You know how there seems to be parents out there who have their stuff together and are in control of their lives and their children all at once? They're good with nailing down even the smallest of things, like what the kids eat for breakfast and how they dress.
I have to say I admire those parents. And I desperately want to be them. But I'm not. I'm not at all.
The truth is, somewhere along the way, the power in my household shifted, and slowly but surely, I lost all control.
My children, it would seem, are actually the boss of me. And I have no idea how to fix it.
In the good ol' days, parents were solidly in control, weren't they? They laid down the law in a way that seems impossible to me today. Kids sat down and shut up and worked the land and played outside and did what they were told, right? Or at least that's what our nightly readings of "Little House on the Prairie" tell me, along with giving me some serious guilt for everything that Ma was expected to do in a day. But I digress.
Someday, I tell myself, I might actually wake up in the morning and have some idea of how our day will go.
The point is, I've realized that for us, modern-day parenting comes with a different kind of stress than those prairie days when you had to fight to survive. Modern-day parenting, for me, feels incredibly stressful because I feel like when it comes right down to it, I'm really not the one in control here. You'll probably judge me as a parent and that's totally cool with me, because trust me when I say no one is a more harsh critic than I am when it comes to my failures as a parent.
I try do the best I can, I swear I do. But on a daily basis, especially as a weird sort of stay-at-home/working mom hybrid, I feel like my kids are the boss of me. From the moment I wake up in the morning (a time generally dictated by my children, of course) and how well they slept (if at all) to the three different breakfasts I generally make to accommodate their picky palates. I've tried to lay down the law, swearing up and down everyone will eat the same meal OR ELSE. But after a few years, I've realized that it's more important to me that my kids actually eat instead of go hungry, because they happen to be as stubborn as their mother, apparently.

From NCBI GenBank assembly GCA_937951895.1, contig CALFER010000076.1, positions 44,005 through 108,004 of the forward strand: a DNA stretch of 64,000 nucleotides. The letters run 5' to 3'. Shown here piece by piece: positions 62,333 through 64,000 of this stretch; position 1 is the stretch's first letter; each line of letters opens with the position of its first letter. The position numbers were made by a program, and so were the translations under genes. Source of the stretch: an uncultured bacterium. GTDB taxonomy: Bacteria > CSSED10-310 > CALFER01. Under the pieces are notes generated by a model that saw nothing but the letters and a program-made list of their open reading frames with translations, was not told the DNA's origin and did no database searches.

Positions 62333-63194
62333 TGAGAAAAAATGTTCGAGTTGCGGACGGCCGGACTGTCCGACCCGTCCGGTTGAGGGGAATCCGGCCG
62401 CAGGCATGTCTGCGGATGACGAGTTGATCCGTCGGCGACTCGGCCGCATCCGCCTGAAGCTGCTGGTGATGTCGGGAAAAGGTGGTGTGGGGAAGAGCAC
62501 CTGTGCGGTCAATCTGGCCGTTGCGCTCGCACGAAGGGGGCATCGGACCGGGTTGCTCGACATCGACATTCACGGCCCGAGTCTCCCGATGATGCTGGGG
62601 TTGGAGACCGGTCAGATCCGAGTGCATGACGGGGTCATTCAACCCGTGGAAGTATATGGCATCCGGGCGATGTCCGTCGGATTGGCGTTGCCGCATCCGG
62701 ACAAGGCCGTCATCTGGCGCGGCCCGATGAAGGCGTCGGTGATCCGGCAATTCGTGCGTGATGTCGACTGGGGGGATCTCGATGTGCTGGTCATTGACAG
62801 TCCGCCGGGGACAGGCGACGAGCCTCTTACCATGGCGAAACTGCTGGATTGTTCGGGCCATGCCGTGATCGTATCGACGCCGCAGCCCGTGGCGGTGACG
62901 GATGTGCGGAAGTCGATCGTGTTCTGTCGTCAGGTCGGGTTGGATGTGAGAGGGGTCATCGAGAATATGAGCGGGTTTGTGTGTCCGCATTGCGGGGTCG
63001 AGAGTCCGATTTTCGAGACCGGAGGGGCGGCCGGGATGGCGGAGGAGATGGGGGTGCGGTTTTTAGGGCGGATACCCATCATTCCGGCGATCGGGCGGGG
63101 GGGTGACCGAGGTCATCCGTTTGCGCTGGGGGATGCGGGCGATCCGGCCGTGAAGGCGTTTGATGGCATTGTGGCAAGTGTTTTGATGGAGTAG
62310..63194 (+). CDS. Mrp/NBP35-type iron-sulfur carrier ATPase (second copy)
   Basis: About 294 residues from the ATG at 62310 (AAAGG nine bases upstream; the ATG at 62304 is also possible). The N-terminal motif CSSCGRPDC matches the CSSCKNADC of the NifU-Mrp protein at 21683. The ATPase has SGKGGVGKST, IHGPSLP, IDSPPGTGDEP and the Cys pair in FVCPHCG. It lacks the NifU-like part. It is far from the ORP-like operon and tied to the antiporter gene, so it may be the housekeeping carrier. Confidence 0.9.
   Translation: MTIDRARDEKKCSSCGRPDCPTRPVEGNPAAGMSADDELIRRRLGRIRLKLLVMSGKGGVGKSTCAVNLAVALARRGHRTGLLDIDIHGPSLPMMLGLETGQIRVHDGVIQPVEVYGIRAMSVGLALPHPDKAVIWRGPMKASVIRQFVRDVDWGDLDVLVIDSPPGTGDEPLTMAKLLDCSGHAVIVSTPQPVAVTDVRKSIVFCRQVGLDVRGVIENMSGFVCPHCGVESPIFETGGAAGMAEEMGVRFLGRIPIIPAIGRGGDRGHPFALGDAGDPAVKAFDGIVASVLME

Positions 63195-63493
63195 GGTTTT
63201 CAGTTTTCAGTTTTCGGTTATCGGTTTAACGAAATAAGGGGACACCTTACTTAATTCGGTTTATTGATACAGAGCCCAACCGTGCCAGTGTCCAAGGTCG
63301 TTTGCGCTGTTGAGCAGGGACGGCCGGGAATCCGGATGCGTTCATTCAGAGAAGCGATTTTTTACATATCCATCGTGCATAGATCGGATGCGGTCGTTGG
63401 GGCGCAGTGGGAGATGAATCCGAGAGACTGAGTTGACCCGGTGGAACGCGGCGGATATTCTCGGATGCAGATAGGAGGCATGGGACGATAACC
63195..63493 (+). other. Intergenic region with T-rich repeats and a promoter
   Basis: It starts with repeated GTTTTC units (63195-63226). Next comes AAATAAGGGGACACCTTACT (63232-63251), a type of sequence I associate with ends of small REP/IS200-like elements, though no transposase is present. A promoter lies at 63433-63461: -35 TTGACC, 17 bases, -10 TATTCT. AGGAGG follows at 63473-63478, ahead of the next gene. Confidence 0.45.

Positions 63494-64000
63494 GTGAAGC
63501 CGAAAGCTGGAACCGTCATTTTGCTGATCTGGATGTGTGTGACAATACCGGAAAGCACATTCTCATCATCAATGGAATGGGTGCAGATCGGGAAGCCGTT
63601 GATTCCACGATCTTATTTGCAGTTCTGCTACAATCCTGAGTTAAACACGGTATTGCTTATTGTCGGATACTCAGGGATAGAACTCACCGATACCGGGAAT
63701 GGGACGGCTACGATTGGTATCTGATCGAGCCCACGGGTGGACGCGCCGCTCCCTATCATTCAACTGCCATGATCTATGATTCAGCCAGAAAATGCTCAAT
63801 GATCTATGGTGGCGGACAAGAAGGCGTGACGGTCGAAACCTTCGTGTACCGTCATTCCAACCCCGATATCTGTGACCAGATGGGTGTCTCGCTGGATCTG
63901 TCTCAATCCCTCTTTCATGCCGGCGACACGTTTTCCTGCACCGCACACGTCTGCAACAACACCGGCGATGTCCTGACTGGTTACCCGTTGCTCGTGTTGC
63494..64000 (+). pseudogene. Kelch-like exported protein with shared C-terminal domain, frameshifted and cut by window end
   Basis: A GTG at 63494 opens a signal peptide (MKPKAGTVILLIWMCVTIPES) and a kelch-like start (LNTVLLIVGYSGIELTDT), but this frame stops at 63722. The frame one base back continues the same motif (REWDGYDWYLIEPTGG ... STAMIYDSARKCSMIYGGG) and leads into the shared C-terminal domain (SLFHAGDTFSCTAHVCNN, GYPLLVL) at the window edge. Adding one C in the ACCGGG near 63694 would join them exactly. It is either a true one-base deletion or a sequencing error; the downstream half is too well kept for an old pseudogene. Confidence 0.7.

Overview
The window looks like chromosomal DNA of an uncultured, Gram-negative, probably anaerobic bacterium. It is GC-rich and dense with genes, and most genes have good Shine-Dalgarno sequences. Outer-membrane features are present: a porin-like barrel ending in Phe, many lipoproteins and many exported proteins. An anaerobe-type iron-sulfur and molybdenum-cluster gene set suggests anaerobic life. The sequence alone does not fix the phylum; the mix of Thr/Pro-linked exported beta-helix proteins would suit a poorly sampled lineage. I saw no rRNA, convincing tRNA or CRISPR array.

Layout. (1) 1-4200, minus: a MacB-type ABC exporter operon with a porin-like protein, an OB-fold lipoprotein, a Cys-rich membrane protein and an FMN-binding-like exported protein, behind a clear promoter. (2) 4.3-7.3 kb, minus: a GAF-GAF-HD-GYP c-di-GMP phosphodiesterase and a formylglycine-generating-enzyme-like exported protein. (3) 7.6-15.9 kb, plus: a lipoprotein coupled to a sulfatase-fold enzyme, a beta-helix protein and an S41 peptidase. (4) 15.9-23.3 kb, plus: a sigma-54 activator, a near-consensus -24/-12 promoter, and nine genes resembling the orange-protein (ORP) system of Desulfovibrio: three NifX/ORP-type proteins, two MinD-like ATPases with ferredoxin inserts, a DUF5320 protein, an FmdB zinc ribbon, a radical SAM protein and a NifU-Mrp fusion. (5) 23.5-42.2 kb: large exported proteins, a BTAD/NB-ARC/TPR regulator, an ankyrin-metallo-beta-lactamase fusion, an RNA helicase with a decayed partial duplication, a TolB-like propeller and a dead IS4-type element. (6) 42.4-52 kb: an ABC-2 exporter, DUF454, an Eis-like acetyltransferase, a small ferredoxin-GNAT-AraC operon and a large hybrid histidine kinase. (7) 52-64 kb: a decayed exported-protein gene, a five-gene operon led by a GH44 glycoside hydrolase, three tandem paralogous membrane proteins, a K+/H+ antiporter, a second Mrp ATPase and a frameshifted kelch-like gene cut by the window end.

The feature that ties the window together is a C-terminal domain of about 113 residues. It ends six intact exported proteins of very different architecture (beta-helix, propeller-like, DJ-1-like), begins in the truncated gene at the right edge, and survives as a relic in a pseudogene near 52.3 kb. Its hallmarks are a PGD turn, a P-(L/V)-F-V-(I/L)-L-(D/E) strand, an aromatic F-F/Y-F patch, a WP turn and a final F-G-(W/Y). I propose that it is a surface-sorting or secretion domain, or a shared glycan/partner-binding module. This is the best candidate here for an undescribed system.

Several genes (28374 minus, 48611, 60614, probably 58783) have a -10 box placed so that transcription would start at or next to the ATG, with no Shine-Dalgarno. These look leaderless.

I keep hoping that my life feels so out-of-control because of the ages my children happen to be (four under 7), along with the fact that they are constantly sick, making me feel like I'm trapped in a nightmare of fevers that never end.
Some day, I tell myself, I may be able to brush my teeth without children clinging and crying at my feet. Some day, I tell myself, meals won't consist of me sprinting around cutting meat and fetching ketchup and getting drinks and cleaning up spills and trying to teach manners, all before I can get a bite. Someday, I tell myself, I might actually wake up in the morning and have some idea of how our day will go without hoping and praying that someone won't break down, have a tantrum or surprise with a diaper explosion.
Today is not that day. Today, I know I will wake up and maybe—just maybe—if I'm lucky, I will hope that today will be a "good" day. Though at this stage in the little kids game, a good day is sometimes as simple as me actually getting to drink my coffee before it turns to ice-cold sludge.
If my bosses let me take a coffee break, of course. We'll just have to see.